Girl who craved inedible substances diagnosed with iron deficiency

Doctor advises what to eat to help an iron deficiency

We use your sign-up to provide content in ways you’ve consented to and to improve our understanding of you. This may include adverts from us and 3rd parties based on our understanding. You can unsubscribe at any time. More info

Pica is an eating disorder characterised by unusual cravings for inedible substances. The condition has been described in medical journals for centuries, frequently in relation to iron deficiency. The mechanisms underpinning this relationship, however, remain unclear.

In 2010, the Journal of Medical Case Reports stated that pica could be an important sign of iron deficiency that “should never be ignored”.

This is based on a significant amount of reports describing the mysterious condition in children and young women with iron deficiency anaemia.

In 2018, the South Sudan Medical Journal described the case of a 16-year-old girl who had become “uncharacteristically fond” of the smell of soil and consuming ice packs followed by chewing rubber bands.

The patient was unusually pale and often bled from the nose, but had no history of bleeding from the gums, easy bruising or familial bleeding disorders. Her low haemoglobin count confirmed she was anaemic.

It has been held that swallowing ice cubes could be explained by the analgesic properties of ice for tongue pain.

However, it remains unclear why a patient would develop a preference for eating non-nutritive foods with no analgesic properties, like rubber bands.

There has been growing interest in the role of iron deficiency in pica, with a great number of doctors arguing it is a symptom of the eating disorder and not a cause. Some cases, however, suggest otherwise.

Blood loss that occurs before the onset of pica is suggestive of pre-existing iron deficiency, as bleeding is a major sign of the condition.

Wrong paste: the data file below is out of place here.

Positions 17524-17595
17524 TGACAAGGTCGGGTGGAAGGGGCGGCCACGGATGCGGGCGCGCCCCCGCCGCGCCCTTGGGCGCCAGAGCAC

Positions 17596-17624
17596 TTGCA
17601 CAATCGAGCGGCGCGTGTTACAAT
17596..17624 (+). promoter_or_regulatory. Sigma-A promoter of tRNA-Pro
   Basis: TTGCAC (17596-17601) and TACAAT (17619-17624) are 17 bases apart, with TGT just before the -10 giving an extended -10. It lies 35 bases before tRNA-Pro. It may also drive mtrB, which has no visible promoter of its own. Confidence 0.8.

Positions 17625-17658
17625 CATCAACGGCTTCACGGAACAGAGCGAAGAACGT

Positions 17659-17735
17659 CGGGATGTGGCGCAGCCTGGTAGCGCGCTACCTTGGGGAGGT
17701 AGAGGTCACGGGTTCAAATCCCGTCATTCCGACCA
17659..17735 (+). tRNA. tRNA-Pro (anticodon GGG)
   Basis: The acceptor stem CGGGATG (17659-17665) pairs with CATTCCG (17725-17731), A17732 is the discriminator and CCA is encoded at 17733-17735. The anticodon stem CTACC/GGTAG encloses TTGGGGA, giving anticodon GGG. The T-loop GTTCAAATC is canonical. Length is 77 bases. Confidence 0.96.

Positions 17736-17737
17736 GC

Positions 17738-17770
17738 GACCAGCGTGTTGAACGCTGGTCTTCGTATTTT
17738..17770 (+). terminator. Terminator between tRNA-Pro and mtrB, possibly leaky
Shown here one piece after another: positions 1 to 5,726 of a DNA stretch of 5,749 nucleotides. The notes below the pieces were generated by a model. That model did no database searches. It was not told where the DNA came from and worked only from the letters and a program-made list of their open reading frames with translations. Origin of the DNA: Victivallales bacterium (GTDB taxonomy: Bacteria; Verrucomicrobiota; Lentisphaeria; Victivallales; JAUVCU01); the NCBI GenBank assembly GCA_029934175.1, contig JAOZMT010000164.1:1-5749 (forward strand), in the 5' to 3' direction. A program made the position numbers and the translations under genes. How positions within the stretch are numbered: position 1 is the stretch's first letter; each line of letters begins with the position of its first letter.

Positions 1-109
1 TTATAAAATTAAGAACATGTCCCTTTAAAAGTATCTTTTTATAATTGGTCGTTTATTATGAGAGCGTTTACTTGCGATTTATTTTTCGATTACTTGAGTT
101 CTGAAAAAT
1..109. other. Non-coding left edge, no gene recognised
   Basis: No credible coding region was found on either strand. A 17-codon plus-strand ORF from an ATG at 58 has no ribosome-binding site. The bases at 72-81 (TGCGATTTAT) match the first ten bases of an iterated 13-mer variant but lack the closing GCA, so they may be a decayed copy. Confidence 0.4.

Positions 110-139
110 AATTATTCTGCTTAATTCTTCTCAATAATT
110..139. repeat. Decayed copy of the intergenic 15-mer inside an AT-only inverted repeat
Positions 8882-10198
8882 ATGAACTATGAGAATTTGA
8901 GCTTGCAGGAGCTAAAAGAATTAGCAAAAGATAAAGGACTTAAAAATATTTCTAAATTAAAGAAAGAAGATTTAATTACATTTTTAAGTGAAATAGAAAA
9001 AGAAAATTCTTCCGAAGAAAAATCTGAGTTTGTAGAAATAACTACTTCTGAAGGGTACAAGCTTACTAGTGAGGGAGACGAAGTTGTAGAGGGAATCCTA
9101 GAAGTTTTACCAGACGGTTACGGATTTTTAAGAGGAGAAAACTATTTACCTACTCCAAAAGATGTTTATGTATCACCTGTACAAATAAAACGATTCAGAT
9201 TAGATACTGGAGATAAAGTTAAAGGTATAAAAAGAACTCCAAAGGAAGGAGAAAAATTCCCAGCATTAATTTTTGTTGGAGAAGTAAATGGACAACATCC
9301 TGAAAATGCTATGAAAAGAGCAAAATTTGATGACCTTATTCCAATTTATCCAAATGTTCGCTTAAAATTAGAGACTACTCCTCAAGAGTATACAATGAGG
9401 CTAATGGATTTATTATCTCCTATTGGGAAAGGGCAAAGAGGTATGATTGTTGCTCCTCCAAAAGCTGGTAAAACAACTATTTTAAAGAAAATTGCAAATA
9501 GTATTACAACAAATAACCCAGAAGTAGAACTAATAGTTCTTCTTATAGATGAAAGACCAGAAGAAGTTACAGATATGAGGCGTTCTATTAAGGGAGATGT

It’s also important to note there are two forms of pica; one is directly caused by iron deficiency due to a lack of iron in some parts of the brain, while the second is more culturally driven, explains the Expert Review of Haematology.

Although there is substantial evidence suggesting pica is a manifestation of iron deficiency, the sign often goes ignored unless a health provider inquires about them.

Experts believe clinicians should feel compelled to search for blood loss if their patients experience cravings for any unusual substances, as iron deficiency is extremely common in humans.

Health and Food Supplements Information Service dieticians Doctor Carrie Ruxton and Doctor Nisa Aslam highlight the worrying prevalence of the condition.

According to the experts, figures show more than half of girls aged 11 to 18 and more than a quarter of women aged 19 to 64 are low in iron.

This means they’re at a heightened risk for iron deficiency anaemia.

Iron is crucial for energy, immunity and brain function so it’s important the body gets sufficient amounts from red meat, liver, tofu, spinach, beans and fortified breakfast cereals.

Where diet cannot sustain a person’s needs, however, supplements may help achieve the right balance of nutrients, explains GO Doctor Nisa Aslam.

The expert adds: “Clearly the research data, together with government nutrition tracking programmes, is showing that most of us, whatever our age, are falling woefully short of all the vital nutrients to fuel our bodies daily, including myself.

“As a result, I would recommend that people in the UK need to bridge all the nutrient gaps with a multivitamin and multi-mineral supplement appropriate to their age group.

“If you’re not eating one 140-gram portion of oily fish a week, it’s important to supplement with an omega-3 supplement containing the building blocks for our brain and heart health.

“You should also opt for a 10 microgram daily vitamin D supplement between October and early March.”

Source: Read Full Article